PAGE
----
on 3 April 2011
I read Jon Ronson's book in an abridged Swedish edition. I expected the book to be comic relief, and it's certainly marketed that way. Instead, I found the book to be disturbing, tragic and (at best) tragicomic. Sometimes, it made me sympathize with the extremists!
The Muslim fundamentalist Omar Bakri may have been a clown, but his antics are less entertaining today, after the London metro bombings (something Ronson also acknowledges in a foreword to the Swedish edition). The attacks on David Icke in Canada raise the question who is more insane: Icke or the people harassing him? As for Randy and Vicki Weaver, they were obviously the victims of a set up, to put it mildly. The paranoid crypto-Nazis who chase the Bilderbergers are disturbing, but so are the Bilderbergers themselves. One of the Bilderbergers, Dennis Healy, doesn't understand what on earth the fuzz is all about when interviewed by Ronson: "Sure we have secret meetings. So what? That's how it works. That's how thing are done".
So that makes it alright, then?
The high point of "Them" is Ronson's successful infiltration of the Bohemian Grove, where he manages to watch the secret ritual and mock sacrifice to the owl god. The "ritual" turns out to be a ridiculous, pseudo-Masonic college fraternity stunt. The thing looks more pathetic than menacing. Indeed, somebody suggests to Ronson that the Bilderbergers might actually *like* all the conspiracy theories about them. It boosts their egos. Today, nobody controls anything anymore.
Perhaps the full-length original version of "Them" is more entertaining. Or perhaps the Swedish translation is to blame?
I don't know, but I walked away from this book more convinced than before that the extremism of the conspiracy theorists is fuelled by the insanity of the real world...
on 20 July 2004
After hearing the media's over-hyped version of things, it was great to read something that puts it all into context. Ronson does the impossible and manages to take a really funny look at conspiracy theories and Islamic fanticism (the bit about the controversial cleric and the choc-ice still makes me laugh).
My only problem with the book is that it storms off brilliantly, moving from one set of extremists to another, but this does not continue throughout the book. Therefore, it's only let down is that the start is so good, that the last half cannot possibly keep the same pace and quality of laughs.
I went straight onto 'Them' having torn through Ronson's brilliant 'The Psychopath Test' and I wish, in a way, I'd read them in the opposite order. This is without doubt a really interesting, and funny book - but it doesn't have the same gut impact of the other title.
Don't get me wrong, Ronson manages once again to portray remarkable people with the same kind of slightly suspect innocence that Louis Theroux uses on TV - so we meet everyone from an Islamic extremist to Ian Paisley, via David Icke - but the writing simply isn't knit together quite as beautifully.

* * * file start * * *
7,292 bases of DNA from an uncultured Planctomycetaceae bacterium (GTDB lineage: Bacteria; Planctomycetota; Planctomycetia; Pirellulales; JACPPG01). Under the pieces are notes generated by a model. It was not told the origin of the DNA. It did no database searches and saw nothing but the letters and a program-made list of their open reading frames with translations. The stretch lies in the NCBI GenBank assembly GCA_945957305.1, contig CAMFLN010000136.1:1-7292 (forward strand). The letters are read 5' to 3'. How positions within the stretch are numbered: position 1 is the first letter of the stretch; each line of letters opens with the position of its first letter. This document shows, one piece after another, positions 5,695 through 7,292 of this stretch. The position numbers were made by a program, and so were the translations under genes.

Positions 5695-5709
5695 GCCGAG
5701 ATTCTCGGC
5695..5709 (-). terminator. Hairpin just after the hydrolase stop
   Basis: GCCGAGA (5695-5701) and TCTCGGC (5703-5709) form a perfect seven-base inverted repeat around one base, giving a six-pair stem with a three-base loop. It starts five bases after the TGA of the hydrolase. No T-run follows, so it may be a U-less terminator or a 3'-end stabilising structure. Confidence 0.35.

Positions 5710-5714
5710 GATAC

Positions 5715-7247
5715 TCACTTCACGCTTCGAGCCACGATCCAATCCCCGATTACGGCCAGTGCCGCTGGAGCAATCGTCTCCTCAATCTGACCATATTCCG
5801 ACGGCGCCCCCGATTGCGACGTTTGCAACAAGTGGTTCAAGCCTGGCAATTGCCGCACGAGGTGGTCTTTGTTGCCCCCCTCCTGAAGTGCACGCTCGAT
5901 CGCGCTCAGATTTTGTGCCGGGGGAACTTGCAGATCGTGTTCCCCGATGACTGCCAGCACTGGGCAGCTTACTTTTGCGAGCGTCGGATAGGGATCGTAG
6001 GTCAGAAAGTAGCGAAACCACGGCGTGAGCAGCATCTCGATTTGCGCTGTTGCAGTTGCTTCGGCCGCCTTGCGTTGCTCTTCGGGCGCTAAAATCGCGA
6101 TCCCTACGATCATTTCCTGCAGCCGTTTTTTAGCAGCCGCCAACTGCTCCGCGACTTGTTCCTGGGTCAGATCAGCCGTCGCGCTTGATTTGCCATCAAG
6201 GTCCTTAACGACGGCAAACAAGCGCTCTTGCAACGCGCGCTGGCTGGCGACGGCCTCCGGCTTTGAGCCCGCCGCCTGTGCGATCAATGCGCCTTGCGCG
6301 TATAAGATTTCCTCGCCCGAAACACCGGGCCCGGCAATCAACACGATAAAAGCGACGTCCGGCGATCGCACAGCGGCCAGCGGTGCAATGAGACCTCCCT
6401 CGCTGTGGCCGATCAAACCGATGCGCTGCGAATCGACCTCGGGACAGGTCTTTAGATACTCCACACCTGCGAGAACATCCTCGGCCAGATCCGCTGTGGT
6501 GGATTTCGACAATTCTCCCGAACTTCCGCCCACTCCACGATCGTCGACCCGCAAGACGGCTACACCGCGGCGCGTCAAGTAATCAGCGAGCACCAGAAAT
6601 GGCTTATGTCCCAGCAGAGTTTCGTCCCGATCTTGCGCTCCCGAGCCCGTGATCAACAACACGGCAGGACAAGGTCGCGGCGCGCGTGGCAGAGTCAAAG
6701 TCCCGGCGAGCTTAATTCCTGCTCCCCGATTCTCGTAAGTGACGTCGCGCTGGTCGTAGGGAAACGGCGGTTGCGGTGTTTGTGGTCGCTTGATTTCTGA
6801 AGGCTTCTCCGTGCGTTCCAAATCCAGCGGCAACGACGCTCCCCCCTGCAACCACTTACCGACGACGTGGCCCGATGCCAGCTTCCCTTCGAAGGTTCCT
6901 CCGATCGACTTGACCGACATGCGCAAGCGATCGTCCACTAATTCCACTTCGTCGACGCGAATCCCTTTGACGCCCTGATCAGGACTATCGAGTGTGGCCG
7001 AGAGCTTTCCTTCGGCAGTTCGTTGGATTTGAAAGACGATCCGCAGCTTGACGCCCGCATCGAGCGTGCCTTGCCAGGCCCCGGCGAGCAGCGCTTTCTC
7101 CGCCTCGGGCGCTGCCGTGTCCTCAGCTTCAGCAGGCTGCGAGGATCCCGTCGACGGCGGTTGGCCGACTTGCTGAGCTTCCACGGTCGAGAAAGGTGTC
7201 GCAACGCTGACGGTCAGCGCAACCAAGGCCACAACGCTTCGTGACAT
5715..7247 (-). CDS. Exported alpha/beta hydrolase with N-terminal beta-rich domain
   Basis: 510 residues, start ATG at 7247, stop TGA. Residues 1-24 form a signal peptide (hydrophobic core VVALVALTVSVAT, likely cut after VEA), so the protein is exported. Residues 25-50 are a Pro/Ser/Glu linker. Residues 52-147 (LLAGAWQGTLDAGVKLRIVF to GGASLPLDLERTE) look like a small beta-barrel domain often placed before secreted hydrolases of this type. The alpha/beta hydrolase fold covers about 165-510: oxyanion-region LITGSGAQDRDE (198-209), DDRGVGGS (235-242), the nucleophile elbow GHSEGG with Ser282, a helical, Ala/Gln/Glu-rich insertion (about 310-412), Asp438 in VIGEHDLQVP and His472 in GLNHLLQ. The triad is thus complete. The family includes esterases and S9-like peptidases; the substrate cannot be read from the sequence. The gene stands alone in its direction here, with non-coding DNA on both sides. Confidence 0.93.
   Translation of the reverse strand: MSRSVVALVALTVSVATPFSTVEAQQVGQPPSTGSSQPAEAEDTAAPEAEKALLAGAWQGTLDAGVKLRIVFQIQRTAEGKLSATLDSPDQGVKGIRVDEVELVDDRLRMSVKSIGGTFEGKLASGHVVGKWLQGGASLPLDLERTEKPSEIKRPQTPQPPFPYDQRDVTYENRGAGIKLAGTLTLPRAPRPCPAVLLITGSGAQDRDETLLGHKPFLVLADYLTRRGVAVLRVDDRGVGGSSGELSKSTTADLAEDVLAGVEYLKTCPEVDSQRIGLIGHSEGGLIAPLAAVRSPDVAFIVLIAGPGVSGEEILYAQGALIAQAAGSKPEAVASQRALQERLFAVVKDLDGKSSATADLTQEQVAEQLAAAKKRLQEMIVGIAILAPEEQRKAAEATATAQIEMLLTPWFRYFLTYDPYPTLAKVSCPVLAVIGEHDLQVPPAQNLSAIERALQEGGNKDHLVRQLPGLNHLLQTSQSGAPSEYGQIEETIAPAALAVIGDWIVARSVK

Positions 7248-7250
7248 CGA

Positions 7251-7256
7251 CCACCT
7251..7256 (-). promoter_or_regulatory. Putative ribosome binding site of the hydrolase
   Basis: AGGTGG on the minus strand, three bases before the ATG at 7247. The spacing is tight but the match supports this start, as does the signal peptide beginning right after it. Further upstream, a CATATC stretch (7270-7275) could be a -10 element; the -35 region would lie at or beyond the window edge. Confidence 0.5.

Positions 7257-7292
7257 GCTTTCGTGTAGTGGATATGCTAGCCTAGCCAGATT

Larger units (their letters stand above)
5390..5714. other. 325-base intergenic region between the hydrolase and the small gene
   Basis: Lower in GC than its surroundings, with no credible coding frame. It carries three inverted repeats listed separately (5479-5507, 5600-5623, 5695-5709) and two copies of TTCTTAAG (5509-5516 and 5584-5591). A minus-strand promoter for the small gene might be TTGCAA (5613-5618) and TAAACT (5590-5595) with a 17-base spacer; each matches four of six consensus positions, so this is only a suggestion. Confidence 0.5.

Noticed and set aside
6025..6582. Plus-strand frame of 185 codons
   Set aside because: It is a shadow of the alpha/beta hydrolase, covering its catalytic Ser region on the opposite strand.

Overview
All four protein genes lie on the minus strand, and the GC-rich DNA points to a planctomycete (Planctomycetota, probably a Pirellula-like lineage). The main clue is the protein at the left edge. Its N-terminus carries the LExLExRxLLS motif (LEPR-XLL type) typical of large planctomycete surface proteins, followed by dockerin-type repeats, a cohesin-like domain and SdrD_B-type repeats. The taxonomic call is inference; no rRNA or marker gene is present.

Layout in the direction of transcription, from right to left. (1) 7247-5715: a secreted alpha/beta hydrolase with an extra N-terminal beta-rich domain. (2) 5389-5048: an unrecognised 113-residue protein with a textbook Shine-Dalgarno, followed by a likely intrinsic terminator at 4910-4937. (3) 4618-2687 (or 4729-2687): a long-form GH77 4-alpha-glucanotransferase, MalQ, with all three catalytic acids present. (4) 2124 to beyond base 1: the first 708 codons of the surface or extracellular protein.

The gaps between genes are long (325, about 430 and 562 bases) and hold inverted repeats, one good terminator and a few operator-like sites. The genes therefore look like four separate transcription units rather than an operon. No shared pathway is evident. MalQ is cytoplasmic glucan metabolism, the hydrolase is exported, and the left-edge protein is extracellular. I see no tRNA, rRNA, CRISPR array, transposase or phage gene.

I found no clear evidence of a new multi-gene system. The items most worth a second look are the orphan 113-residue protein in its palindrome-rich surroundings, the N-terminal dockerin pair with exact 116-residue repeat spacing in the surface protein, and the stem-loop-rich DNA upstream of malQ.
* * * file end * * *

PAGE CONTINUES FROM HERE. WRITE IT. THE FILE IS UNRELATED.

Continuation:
Perhaps part of the problem is that the central theme here is slightly more flaky. What links all these people (and others) is the belief that a 'World Order' of important people meet up and shape all our destinies. The central focus of these beliefs seem to be primarily the Bilderberg Group and a strange American gathering involving giant owls that is more reminiscent of an extended Fraternity party than anything sinister.
Yes, these groups do bring together very important people for networking, but hardly for setting the whole world's agenda - apart from anything else, these groups only meet once a year, hardly enough to run things from day to day. Even so, Ronson's attempts to penetrate these gatherings is itself both funny in its mild incompetence and rather scary.
A good book then, very readable, and a real incite into the way that so many of these fringe people are inspired by the same conspiracy paranoia - but not quite Ronson's best.
on 29 December 2003
This book was funny, chilling and informative. Without excusing the State from its crass and at times brutal behaviour, it acts as a timely antidote to the various conspiracy theories circulating nowadays. Everyone should read it.
“It was us versus them, and it was clear who them was. Today, we are not so sure who they are, but we know they’re there.” (George W. Bush, January 21, 2000.)
This author was recommended to me by a colleague, so I hunted out this book to start with. The author, a journalist, decides to investigate what those who are called ‘extremists’ are actually doing, and what their aims are. One of the common themes he found was that many of these groups believed that the world was ruled by the Bilderberg Group, a small group of powerful men and women who met every year in a different hotel location and determined the course of world events.
Over the course of a few years, Jon Ronson spends time with various people and groups who would be called ‘extremists’ by media organisations, and by many other people in the community – Omar Bakri Mohammed, the survivors of the Ruby Ridge incident – and other shadowy people and groups – Mr Ru Ru at an auction of Ceausescu’s belongings, Ian Paisley, David Icke, members of the Anti-Defamation League, and the Ku Klux Klan. The experiences he has with these people are at times rather funny, but at other times you feel you ought to be horrified rather than amused by what goes on in some people’s worlds. It’s true enough you never know what’s going on in other people’s lives and how other people are thinking, if this book is anything to judge by. Sometimes it’s hard to know whether conspiracy theorists or the so-called ‘normal’ people of the world are really the nutty ones.
I enjoyed this read, and found it interesting and informative, and at times funny in a rather ghastly kind of way. I found the section on the Ku Klux Klan was a bit misplaced in this book, where almost all of the other groups and people Ronson spoke with were focused more on the Bilderberg Group and the elite apparent rulers of the world. I’d be more than happy to read more by the author.
This book is about people who hold views which most of us would consider to be extreme, to say the least. The author met and spent time with people who believe the strangest things. From David Icke, the former sports reporter who believes that the world is ruled by giant lizards, to Omar Bakri, who proclaimed himself as Bin Laden's man in England, though the various leaders of the branches of the Klu Klux Klan, who disagree with each other about how extreme to be, to businessmen buying up memento's of communist dictators, this book is full of people who hold outlandish and often repugnant views, but who of course believe themselves to be utterly and completely right.